Chief Hans Rhynhart was hired at UConn as a patrol officer in 2001 and was promoted through the ranks having served as patrol section commanding officer, detective bureau supervisor and narcotics unit supervisor. He was appointed associate vice president and chief of police in 2016. Chief Rhynhart will move exclusively into the role of associate vice president for public safety when the next chief of police is hired.

Opportunities and Challenges of the Role

The next chief must possess a broad and deep understanding of national best practices with regard to community policing, large campus culture, modern technology, and staff development. The chief should be an experienced leader capable of managing crises and complex situations, and equipped to contribute at both a strategic and tactical level to a vibrant, dynamic, and large higher education environment with locations across the state.

The UConn stakeholders were genuinely interested in participating in discussions about this position, and there was a sense of unity in support of identifying a competent and visionary individual who can promote the team, put students as a top priority, and lead the department into the future. A number of opportunities, priorities, and challenges that will face the new chief of police were identified:

  • The division of public safety is reimagining public safety at UConn. With the hiring of the new chief, associate vice president Rhynhart will be able to focus his full attention on developing the organization. The chief will need to bring a problem-solving mindset and be a strong collaborator who has the ability to contribute to the senior leadership team beyond police department issues.
  • Police practices are under a microscope across the country. It will be critical for the new chief to fully commit to implementing a progressive policing philosophy at the University of Connecticut Police Department (UCPD). Officers should be visible, accessible, and engaged with the student body, consistently networking with the faculty and administration, interactively involving the campus in safety and security endeavors, and generally providing a positive representation of the department as an active member of the UConn community. The new chief should use national best practices, innovative new trends, and professional networks to inform the further development of a kind and compassionate policing philosophy.
  • UConn is deeply committed to the values of diversity, equity, inclusion, and community and human relations, so the new chief will need to keep these concepts as a top priority at all times. The chief must ensure inclusion of education and training around diversity, equity, bias, discrimination, and inclusivity in all areas of the department.
  • The department has undergone significant changes in the past three years. UConn Health was added to the organization in 2017 and the police departments for all of the campuses were combined in 2018. Officers are assigned to the locations across the state on a day-by-day basis so some officers are required to commute up to two hours. The department cultures and the nature of the positions can vary significantly at the different locations. For example, officers on the Storrs campus spend significant time in patrol vehicles while officers at the smaller regional locations are likely to be on foot patrol and have more opportunities for direct interaction with members of the campus community. Therefore, the chief will need to promote flexibility, adaptability and teamwork.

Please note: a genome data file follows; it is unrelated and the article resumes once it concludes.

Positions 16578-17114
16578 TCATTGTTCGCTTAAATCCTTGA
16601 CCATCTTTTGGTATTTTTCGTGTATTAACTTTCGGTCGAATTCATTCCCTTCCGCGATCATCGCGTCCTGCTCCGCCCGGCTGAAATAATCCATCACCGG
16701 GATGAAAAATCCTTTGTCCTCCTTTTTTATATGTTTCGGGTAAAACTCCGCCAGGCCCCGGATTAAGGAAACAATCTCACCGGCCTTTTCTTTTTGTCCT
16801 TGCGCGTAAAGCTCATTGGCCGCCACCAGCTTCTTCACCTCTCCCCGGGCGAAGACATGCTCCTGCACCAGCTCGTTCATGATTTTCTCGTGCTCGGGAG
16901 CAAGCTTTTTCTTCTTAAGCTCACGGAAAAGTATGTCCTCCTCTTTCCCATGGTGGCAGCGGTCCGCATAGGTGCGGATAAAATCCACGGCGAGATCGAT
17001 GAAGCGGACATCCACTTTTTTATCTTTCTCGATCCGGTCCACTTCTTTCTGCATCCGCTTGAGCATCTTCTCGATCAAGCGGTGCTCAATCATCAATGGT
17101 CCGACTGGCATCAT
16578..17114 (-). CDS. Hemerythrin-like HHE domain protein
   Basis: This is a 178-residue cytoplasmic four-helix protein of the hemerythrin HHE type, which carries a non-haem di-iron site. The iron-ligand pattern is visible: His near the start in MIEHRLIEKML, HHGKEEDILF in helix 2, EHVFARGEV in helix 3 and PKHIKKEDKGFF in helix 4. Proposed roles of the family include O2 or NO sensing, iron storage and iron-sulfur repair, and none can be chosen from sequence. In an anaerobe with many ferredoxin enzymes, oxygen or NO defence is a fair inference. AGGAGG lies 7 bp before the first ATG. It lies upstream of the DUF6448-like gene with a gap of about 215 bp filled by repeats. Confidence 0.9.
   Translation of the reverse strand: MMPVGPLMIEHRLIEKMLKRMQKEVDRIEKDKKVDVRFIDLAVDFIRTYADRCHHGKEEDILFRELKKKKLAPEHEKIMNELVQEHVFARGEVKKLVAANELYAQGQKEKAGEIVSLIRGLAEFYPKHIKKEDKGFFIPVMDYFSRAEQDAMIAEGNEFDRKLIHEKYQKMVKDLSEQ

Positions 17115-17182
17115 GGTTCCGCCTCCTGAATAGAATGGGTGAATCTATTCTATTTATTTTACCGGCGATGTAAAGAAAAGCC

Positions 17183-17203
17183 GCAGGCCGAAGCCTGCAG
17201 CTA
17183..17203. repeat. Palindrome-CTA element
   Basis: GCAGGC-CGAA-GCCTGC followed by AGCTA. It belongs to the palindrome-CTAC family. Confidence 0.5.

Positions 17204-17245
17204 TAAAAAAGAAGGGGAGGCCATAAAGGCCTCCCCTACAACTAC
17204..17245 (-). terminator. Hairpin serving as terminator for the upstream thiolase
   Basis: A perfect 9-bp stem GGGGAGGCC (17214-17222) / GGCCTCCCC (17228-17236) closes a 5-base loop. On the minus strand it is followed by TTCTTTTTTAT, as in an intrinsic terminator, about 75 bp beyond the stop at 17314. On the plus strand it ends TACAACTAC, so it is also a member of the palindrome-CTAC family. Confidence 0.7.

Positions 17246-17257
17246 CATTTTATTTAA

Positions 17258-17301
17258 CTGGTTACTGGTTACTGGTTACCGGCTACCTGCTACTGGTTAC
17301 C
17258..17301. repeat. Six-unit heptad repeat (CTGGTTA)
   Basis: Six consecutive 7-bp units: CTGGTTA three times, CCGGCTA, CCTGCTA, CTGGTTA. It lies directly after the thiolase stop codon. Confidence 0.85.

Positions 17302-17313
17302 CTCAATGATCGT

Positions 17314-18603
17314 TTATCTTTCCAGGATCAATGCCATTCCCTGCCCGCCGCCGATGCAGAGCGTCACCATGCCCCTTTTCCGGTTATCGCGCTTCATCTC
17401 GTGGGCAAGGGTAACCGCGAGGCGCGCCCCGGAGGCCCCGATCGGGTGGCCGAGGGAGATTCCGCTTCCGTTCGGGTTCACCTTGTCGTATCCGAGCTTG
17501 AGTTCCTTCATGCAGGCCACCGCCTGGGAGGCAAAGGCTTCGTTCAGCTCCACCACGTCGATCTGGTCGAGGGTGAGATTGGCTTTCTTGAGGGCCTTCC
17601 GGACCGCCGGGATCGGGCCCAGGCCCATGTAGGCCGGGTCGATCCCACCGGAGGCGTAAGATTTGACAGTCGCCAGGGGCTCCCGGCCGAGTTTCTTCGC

• The new chief must commit to a comprehensive culture of collaboration and partnering both within the organization and externally for maximum effectiveness; UConn is committed to building relationships as a foundation of the campus culture, and strong collaboration is an absolute necessity in all endeavors to ensure success. The UCPD interacts with a vast number of individuals, departments, and organizations, so it will be critical for the new chief to quickly reach out across campus in order to build strong partnerships that foster ongoing positive relationships. These connections are essential in order to assess real needs, design student-centered programs, and provide high-end customer service at all times. Additionally, the UCPD works closely with state and local law enforcement across Connecticut, so the new chief should be prepared to continue to foster strong collaborative relationships with these partners.
  • The chief will need to make accountability a priority and forge a balance between enforcing rules and supporting UConn’s mission. Working hand-in-hand with the dean of students’ office is an essential relationship, and one that will promote restorative justice and the educational mission of the university.
  • The University is a heavily unionized organization, with nearly all police personnel being represented, so it will be essential for the chief to establish a strong working relationship with the Connecticut Police and Fire Union. As a state agency the chief will also need to be keenly aware and familiar with applicable state statutes that apply to state personnel.